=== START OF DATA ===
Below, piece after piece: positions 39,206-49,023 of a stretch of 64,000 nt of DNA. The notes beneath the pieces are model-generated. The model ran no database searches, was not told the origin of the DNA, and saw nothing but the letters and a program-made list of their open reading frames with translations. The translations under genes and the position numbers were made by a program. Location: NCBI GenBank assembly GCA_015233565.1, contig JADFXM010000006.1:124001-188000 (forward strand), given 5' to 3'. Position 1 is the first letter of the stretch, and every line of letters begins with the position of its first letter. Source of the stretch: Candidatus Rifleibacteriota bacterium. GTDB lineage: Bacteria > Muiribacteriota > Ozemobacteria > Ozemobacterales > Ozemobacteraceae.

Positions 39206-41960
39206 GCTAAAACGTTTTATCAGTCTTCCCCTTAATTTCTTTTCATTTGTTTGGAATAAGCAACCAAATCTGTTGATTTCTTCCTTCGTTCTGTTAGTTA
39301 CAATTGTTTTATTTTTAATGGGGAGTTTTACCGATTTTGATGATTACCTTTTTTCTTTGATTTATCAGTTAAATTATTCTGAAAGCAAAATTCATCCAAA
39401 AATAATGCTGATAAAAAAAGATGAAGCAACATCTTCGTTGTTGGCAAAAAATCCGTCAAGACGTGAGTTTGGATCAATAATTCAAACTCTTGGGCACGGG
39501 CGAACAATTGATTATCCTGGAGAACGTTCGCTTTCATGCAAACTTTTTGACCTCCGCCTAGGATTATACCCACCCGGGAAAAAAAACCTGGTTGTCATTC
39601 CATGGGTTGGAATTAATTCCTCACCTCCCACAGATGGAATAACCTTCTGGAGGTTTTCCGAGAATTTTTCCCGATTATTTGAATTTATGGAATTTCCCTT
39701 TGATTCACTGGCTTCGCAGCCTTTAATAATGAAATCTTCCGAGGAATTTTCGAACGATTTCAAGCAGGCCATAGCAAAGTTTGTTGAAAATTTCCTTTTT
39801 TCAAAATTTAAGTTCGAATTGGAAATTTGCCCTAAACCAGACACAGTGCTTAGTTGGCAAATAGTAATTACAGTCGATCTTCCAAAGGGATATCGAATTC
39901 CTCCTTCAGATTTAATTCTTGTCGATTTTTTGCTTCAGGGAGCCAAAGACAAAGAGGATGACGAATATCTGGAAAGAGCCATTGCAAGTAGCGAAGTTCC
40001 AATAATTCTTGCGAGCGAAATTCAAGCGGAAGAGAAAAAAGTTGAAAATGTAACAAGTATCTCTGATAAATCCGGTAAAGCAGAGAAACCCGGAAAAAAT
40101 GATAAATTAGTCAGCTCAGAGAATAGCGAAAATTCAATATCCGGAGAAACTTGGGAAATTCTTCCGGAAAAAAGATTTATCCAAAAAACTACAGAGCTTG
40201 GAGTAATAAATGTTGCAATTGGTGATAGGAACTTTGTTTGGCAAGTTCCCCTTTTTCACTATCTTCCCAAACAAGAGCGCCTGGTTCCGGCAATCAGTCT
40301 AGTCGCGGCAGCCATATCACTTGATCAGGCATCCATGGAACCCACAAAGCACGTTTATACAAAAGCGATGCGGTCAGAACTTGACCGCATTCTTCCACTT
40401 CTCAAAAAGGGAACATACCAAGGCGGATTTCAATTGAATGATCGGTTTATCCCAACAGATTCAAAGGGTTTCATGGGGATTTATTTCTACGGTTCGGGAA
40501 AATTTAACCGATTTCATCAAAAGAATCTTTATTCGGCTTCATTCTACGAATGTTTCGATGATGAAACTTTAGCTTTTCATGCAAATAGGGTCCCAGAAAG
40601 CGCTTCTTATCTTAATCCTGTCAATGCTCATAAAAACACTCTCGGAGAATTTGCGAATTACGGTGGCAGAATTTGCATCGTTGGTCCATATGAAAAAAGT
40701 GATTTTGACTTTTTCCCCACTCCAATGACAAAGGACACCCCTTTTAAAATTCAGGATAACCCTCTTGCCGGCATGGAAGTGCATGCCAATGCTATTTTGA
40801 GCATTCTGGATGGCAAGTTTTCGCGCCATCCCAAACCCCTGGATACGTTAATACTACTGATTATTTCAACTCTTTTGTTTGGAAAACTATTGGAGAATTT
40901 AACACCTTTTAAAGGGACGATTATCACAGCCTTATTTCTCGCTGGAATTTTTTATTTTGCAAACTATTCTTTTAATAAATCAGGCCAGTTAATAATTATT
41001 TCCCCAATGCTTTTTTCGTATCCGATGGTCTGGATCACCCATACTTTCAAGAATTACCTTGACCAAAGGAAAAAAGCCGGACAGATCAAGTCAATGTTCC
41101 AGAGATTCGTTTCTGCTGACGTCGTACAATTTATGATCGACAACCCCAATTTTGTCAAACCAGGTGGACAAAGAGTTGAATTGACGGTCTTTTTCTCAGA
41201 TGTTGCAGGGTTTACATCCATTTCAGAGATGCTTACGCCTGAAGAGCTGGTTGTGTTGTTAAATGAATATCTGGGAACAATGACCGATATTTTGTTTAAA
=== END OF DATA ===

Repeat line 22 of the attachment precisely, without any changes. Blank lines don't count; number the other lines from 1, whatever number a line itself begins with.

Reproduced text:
41101 AGAGATTCGTTTCTGCTGACGTCGTACAATTTATGATCGACAACCCCAATTTTGTCAAACCAGGTGGACAAAGAGTTGAATTGACGGTCTTTTTCTCAGA